Ribot, who triumphed in 1955 and 1956, was one of the greatest Arc winners. Photographs suggest he finished more than eight lengths clear of Irish Derby winner Talgo in 1956, which would represent the largest winning margin in the race’s history. The next horse to win the race back-to-back was his great grandson, Alleged, in 1977 and 1978.
Another famous winner in the 1970s was Mill Reef. He was named European Horse of the Year, with a Timeform rating of 141, after winning the Epsom Derby, the Arc and the King George VI & Queen Elizabeth Stakes in 1971.
Lottery support diminished during the 1970s and ended in 1982. Since then, the Arc has had private sponsors, including Trusthouse Forte, CIGA Hotels and Groupe Lucien Barrière.
The Qatar Racing and Equestrian Club agreed a deal to sponsor the Prix de lArc de Triomphe in 2008. Prize money doubled from €2 million to €4 million that year.
It then increased to €5 million, making it the richest turf race in the world. It has since been overtaken by The Everest, but it remains Europe’s richest race.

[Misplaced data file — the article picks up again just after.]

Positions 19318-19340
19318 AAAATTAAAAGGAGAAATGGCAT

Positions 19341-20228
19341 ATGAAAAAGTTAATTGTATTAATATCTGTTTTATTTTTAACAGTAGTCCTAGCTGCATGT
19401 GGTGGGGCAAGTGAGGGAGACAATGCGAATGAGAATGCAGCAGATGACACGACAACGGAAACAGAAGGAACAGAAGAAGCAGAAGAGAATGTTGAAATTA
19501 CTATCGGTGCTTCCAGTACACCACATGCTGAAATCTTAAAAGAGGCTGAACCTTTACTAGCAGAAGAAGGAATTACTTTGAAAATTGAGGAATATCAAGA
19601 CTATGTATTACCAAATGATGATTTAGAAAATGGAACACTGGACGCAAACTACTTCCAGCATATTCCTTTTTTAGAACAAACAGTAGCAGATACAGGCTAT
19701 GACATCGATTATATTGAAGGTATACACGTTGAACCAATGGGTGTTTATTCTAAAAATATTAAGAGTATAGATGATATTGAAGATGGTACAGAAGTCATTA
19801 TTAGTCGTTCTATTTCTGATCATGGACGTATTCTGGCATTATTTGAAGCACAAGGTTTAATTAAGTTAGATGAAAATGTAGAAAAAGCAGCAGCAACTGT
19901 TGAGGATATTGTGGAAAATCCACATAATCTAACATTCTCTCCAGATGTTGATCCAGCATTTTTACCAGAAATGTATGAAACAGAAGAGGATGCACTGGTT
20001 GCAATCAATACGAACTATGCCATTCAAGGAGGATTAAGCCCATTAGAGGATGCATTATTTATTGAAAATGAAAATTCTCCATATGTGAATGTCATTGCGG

The Prix de l’Arc de Triomphe took place at Chantilly in 2016 and 2017 due to renovations at Longchamp. Aidan O’Brien’s Found won the race in a record-breaking time of 2m 23.61s ahead of stablemates Highland Reel and Order Of St George in a famous 1-2-3 for the Ballydoyle maestro.
Enable won the race for trainer John Gosden in 2017, and she returned the following year to successfully defend her crown when the Arc returned to Longchamp.
Frankie Dettori rode Enable to victory on both occasions, cementing his status as the most successful jockey in the race’s history. He was also aboard Lammtarra (1995), Sakhee (2001), Marienbard (2002) and Golden Horn (2015).
André Fabre is the most successful trainer, with eight Arc winners: Trempolino (1987), Subotica (1992), Carnegie (1994), Peintre Celebre (1997), Sagamix (1998), Hurricane Run (2005), Rail Link (2006) and Waldgeist (2019). He will bid to add to that tally this year.
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Above policies updated 15 March 2018